Natural gas reached 5 percent of the global fuel market by about 1930. It has reached 10, 15, 20 and 25 percent of supply over a sequence of 20-30-40-55 years and is now on its way to reaching 33 percent of the total. If we compare the number sequences, we see that natural gas has taken significantly longer to reach 25 percent of the overall market, roughly 55 years compared with 35 years for coal and 40 years for oil.

A mere three sequences do not dictate the tempo of future global energy transitions. And a real breakthrough in safe and inexpensive nuclear power or a truly cheap way to efficiently store massive amounts of energy generated by wind and solar could hasten another change. But the similar pacing of three global transitions over two centuries is remarkable, particularly because the fuels required very different production techniques, distribution channels and machinery to convert them into usable power—whether diesel engines for trains or furnaces for homes. Worldwide the enormous investment and infrastructure needed for any new energy source to capture a large share of the market require two to three generations: 50 to 75 years.

A Challenging Switch to Renewables
Thus far renewable energy technologies are on the same slow course. In 2011 renewables generated 9.39 percent of the U.S.'s energy: 9.135 quadrillion BTU of the total 97.301 quadrillion BTU consumed (equivalent to about 103 quintillion joules). Traditional renewables supplied 6.01 percent: hydroelectric plants 3.25 percent, wood (mostly waste from lumbering operations) 2.04 percent, with the small remainder from biomass and geothermal. “New” renewables were still negligible: liquid biofuels at 2.0 percent, wind 1.19 percent and solar 0.16 percent.

The total of 3.35 percent for the new renewables is an important number. Virtually all future growth in the U.S. renewable energy supply will have to come from these sources because the old ones, especially hydro, have very limited potential to grow further.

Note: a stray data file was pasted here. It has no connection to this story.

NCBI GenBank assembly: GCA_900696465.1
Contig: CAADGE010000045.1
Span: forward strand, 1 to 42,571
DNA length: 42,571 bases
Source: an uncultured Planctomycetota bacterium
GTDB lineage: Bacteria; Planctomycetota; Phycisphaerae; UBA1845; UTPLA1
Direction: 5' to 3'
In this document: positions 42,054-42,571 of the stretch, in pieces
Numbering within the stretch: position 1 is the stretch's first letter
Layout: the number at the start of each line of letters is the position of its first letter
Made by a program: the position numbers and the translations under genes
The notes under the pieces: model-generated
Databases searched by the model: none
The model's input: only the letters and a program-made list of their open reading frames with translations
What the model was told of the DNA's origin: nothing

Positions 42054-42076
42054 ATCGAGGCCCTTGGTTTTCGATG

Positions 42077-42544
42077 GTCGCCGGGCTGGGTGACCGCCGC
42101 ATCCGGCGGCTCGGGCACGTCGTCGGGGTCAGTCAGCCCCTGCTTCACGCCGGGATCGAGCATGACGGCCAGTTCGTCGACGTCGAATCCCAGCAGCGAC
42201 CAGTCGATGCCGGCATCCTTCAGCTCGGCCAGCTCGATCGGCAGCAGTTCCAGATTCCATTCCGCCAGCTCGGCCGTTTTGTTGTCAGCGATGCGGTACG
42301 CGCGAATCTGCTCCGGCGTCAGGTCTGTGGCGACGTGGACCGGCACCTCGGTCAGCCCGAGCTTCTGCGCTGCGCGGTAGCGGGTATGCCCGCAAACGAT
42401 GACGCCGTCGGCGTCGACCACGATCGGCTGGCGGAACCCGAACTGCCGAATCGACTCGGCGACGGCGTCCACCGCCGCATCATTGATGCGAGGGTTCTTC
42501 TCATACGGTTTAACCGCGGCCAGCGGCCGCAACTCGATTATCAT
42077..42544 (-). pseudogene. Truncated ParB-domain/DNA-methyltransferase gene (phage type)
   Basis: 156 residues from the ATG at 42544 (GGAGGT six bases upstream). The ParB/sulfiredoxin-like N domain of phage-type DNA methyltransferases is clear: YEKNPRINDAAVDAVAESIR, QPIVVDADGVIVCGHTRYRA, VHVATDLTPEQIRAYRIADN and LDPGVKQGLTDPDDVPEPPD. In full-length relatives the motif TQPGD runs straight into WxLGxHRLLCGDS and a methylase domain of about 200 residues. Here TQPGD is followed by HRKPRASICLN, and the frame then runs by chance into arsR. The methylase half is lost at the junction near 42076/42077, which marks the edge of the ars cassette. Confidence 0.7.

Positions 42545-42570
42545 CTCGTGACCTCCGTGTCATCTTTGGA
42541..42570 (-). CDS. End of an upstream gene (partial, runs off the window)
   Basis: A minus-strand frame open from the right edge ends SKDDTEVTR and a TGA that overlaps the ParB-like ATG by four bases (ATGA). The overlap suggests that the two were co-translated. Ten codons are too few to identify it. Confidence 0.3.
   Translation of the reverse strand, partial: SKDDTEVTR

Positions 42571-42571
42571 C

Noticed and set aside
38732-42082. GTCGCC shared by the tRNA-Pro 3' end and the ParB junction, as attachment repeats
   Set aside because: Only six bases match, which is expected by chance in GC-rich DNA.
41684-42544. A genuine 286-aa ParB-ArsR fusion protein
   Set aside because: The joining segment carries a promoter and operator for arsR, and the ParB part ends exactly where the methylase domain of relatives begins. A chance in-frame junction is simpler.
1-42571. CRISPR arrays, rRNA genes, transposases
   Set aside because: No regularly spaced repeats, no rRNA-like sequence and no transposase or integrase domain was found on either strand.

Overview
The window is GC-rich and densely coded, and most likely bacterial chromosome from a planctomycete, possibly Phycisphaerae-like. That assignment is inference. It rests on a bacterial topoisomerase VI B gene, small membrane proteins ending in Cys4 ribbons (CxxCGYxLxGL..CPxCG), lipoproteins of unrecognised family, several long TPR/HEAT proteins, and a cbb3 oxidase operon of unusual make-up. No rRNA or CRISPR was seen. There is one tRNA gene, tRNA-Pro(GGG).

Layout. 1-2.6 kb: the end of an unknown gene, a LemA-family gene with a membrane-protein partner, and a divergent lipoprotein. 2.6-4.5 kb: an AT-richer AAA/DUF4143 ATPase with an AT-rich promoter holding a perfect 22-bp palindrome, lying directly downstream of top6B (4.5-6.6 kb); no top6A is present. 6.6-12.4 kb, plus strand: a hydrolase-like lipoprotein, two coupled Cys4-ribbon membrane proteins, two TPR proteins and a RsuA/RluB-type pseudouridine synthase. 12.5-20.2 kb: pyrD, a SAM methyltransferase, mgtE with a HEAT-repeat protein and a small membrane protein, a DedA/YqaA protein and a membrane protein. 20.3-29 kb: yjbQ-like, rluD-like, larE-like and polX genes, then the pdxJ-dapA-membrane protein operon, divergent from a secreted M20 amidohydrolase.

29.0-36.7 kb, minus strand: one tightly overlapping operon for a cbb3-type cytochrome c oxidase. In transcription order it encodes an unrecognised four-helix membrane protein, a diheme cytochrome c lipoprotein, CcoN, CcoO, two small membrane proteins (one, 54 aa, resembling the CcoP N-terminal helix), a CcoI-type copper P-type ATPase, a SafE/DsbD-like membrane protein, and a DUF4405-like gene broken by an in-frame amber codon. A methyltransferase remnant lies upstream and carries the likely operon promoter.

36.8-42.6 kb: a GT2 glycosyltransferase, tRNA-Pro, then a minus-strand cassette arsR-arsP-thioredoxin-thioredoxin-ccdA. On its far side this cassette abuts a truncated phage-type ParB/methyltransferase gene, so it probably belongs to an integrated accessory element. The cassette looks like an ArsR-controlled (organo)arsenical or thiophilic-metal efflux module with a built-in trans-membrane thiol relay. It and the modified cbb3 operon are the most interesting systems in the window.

A transition to renewable energy is particularly challenging for several reasons. The first is scale. In 2012 the global use of fossil energies was about 450 exajoules (1 × 1018 joules), 20 times greater than during the 1890s, when coal was overtaking wood. Simply generating this much energy with any new source is daunting, and a significant share of it will have to come from the U.S., which now consumes close to a fifth of the world's total.

Another factor is the intermittent nature of wind and solar energy. Modern societies need a reliable, uninterrupted supply of electricity, with an increasing share demanded at night to power air conditioning and the electronic infrastructures of megacities, ranging from subways to Internet servers. Coal and nuclear plants provide the “base load” of power in the U.S.—the share of electricity that is produced steadily around the clock. Hydroelectric and natural gas–fired plants, which can be switched on and off quickly, typically supply the added power needed to meet the short but high peaks in demand that arise well above base load during certain hours.

Wind and solar can contribute to the base load, but they alone cannot supply all of it, because the wind does not always blow, the sun is down at night and that supply cannot be predicted reliably. In countries such as Germany, where renewables have already grown substantially, wind and solar may supply anywhere from a negligible amount to roughly half of all demand during certain sunny and windy hours. These large fluctuations require backup from other power plants, typically coal- or gas-fired, or increased electricity imports. In Germany, all this variability can cause serious disruptions in electricity flow for some neighboring countries.

If electric utilities had an inexpensive way to store massive amounts of excess power generated by wind and solar when demand is low, which could later be tapped to meet peak demand, then the new renewables would expand much more quickly. Unfortunately, decades of development have provided only one good, large-scale solution: pumping water up to an elevated reservoir so it can flow back through a turbine to generate electricity. Not many localities have the elevation change or space to make this work, and the process entails net energy loss.

The alternative solution is to build an extensive array of wind and solar plants across a large region—on the scale of a major nation or half of a continent—and connect them with transmission lines, maximizing the chance that a subset of the plants will always be providing power to the grid. Better and longer transmission lines are technically possible, but they are expensive to build and often face stiff local opposition: not surprisingly, the approval of new lines in both the U.S. and Germany is proceeding at a slow pace.